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In both places the words by me are thus contracted into one. This must have been because they were pronounced so in the printer's days;— whether they were so in the poet's might be determined by a manuscript, if there be any existing of his own age. The first stanza of Troilus and Creseide contains another instance of contraction.

The double sorow of Troilus to tellen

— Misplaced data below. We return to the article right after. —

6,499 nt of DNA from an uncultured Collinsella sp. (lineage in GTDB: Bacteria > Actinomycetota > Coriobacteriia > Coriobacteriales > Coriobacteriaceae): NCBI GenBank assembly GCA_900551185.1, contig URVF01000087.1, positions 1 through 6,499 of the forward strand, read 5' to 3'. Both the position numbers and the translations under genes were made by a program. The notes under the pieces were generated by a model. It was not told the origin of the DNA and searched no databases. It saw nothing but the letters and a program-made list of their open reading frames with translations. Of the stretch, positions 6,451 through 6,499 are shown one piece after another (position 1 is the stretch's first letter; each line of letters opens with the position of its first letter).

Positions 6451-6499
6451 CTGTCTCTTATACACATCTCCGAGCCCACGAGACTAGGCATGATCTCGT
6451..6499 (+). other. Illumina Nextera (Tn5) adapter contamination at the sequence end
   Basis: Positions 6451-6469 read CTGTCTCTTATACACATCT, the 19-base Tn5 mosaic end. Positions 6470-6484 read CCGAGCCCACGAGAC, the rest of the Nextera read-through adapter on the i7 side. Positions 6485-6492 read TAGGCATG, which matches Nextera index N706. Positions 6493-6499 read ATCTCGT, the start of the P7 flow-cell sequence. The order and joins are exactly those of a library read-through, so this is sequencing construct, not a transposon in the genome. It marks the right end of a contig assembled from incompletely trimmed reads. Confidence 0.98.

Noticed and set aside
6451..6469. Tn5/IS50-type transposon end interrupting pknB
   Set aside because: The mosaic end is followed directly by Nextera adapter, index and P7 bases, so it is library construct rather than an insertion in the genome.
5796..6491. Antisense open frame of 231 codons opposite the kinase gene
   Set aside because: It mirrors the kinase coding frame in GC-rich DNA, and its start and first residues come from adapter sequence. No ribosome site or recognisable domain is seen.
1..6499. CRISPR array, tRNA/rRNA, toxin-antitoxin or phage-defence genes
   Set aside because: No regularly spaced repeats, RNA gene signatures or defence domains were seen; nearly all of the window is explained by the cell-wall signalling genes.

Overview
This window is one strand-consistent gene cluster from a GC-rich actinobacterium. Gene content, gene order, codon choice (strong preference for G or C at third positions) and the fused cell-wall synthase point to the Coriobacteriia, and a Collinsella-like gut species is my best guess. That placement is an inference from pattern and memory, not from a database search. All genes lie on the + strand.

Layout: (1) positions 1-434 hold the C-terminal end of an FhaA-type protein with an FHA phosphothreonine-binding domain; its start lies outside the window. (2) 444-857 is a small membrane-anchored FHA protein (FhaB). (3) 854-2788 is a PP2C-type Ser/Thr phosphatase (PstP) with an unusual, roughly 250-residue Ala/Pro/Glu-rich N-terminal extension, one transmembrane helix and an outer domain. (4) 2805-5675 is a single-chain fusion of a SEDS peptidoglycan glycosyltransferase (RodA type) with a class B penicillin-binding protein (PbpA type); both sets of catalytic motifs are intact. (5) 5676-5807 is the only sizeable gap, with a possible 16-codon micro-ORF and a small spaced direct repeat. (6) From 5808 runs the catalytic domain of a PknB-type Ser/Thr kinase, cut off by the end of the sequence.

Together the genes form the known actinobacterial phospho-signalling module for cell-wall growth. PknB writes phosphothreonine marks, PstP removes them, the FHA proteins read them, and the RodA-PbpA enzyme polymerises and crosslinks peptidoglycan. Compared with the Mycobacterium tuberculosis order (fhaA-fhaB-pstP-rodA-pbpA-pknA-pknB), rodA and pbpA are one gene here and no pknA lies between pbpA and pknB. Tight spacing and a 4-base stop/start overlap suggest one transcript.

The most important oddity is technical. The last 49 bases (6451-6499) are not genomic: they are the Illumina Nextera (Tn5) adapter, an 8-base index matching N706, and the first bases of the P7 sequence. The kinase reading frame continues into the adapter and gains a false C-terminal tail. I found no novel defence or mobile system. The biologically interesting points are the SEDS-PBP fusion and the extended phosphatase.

That was King Priamus sonne of Troy.
In loving how his aventuris fellen
From wo to wele, and after out of joy,
My purpose is, er that I part froy.

136. Troilus and Creseide.

It is evident from the first stanza of this poem (just quoted) when the narrator says, "er that I part froy," that Chaucer intended it for one of his Canterbury Tales, and this seems to be confirmed by the 65th stanza of the first book.

For aie the nere the fire the hotter is,
This (trow I) knoweth all this companie